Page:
Real Indians

Real Indians: Identity and the Survival of Native America

Eva Marie Garroutte
Copyright Date: 2003
Edition: 1
Pages: 250
Stable URL: http://www.jstor.org/stable/10.1525/j.ctt1ppp03
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    Real Indians
    Book Description:

    At the dawn of the twenty-first century, America finds itself on the brink of a new racial consciousness. The old, unquestioned confidence with which individuals can be classified (as embodied, for instance, in previous U.S. census categories) has been eroded. In its place are shifting paradigms and new norms for racial identity. Eva Marie Garroutte examines the changing processes of racial identification and their implications by looking specifically at the case of American Indians.

    eISBN: 978-0-520-93592-1
    Subjects: History
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Table of Contents

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  1. Front Matter (pp. i-vi)
  2. Table of Contents (pp. vii-viii)
  3. List of Illustrations (pp. ix-x)
  4. Preface (pp. xi-xii)
  5. Acknowledgments (pp. xiii-xvi)
  6. Introduction: The Chief Who Never Was (pp. 1-13)

    “The first thing in my life that I can remember is the exciting aftermath of an Indian Wght in northern Montana. My mother was crying and running about with me in my moss bag-carrier on her back. . . . Women and horses were everywhere. . . . My mother’s hand was bleeding. . . . She handed me to my aunt and jumped on a pony and rode away.”¹ These lines introduce the life story of Chief Buffalo Child Long Lance as he himself told it. Earlier in his writing career, Long Lance, whom his recent biographer Donald B....

  7. CHAPTER ONE Enrollees and Outalucks: Law (pp. 14-37)

    “I am not a real Indian,” writes the acclaimed Choctaw/Cherokee novelist Louis Owens. “Not a real, essential Indian because I’m not enrolled. . . . Because growing up in different times I naively thought that Indian was something we were, not something we did or had or were required to prove on demand. Listening to my mother’s stories about Oklahoma, about brutally hard lives and dreams that cut across the fabric of every experience, I thought that was Indian.” A childhood friend, Owens notes,wasan enrollee—invested with formal citizenship in his tribe—and was “somewhat smug about that...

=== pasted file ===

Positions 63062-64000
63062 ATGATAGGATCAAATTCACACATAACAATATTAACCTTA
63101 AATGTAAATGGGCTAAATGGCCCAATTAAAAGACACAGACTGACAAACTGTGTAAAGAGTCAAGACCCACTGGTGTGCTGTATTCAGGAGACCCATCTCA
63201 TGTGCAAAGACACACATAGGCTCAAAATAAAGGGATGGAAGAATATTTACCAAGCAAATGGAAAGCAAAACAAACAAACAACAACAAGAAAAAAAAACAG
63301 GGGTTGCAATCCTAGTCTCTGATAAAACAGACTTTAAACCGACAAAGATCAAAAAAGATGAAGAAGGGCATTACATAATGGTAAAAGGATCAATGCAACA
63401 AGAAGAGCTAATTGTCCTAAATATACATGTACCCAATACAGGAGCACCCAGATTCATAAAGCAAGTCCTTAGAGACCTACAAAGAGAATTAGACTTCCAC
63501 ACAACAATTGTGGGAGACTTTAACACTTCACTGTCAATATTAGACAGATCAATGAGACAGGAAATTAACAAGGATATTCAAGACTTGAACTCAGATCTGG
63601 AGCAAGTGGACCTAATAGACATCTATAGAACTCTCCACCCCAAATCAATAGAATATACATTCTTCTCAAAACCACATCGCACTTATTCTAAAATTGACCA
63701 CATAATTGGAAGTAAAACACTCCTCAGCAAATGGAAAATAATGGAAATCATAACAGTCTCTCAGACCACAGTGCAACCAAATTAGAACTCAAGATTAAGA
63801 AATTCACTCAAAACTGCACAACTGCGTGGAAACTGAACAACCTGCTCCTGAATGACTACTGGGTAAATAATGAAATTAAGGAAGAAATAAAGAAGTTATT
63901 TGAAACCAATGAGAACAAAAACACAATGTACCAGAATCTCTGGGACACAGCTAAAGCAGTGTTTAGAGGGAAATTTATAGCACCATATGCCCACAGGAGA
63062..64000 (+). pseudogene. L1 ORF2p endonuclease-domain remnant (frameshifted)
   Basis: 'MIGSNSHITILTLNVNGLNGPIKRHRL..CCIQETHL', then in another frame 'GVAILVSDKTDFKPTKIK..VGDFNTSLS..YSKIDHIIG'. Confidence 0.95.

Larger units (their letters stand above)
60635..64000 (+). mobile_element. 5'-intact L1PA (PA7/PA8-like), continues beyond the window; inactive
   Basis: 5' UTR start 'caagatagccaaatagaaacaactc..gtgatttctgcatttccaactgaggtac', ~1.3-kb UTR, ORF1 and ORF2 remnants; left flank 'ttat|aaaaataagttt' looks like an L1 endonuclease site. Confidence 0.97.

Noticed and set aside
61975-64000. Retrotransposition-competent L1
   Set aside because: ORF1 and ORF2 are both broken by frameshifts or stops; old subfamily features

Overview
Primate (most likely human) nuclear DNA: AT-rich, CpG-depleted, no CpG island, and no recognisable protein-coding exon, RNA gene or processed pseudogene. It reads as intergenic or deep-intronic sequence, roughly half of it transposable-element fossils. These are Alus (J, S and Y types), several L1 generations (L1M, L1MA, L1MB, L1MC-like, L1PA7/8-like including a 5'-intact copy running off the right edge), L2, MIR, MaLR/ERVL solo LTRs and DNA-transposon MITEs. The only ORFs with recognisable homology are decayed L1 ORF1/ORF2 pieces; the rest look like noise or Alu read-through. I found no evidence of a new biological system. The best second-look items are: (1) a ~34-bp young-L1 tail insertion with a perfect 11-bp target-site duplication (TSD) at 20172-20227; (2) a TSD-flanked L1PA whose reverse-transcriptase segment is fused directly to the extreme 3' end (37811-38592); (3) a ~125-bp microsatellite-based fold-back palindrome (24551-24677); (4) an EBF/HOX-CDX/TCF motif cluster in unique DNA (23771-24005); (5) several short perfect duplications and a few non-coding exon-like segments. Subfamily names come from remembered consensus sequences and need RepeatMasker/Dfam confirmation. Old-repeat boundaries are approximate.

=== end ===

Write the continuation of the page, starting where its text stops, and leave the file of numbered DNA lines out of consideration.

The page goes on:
8. CHAPTER TWO “If He Gets a Nosebleed, He’ll Turn into a White Man”: Biology (pp. 38-60)

    North American Indians who successfully negotiate the rigors of legal definitions of identity at the federal level can achieve what some consider the dubious distinction of being a “card-carrying Indian.” That is, their federal government can issue them a laminated document (in the United States, a CDIB; in Canada an Indian status card) that certifies them as possessing a certain “degree of Indian blood.”

    Unlike Louis Owens, of the previous chapter, Canadian-born country music singer Shania Twain has what it takes to be a card-carrying Indian: she is formally recognized as an Anishnabe (Ojibwe) Indian with band membership in the...

  9. THREE What If My Grandma Eats Big Macs? Culture (pp. 61-81)

    Strange and perplexing legal cases have tried the sagacity of judges and juries throughout the history of the American judicial system. But in 1976, the country witnessed an unprecedented event. An entire tribe went on trial. Events began with the Indian community’s efforts to bring a land claims case. But the point upon which the outcome quickly came to turn was whether or not that community had the right to a collective identity as an Indian tribe.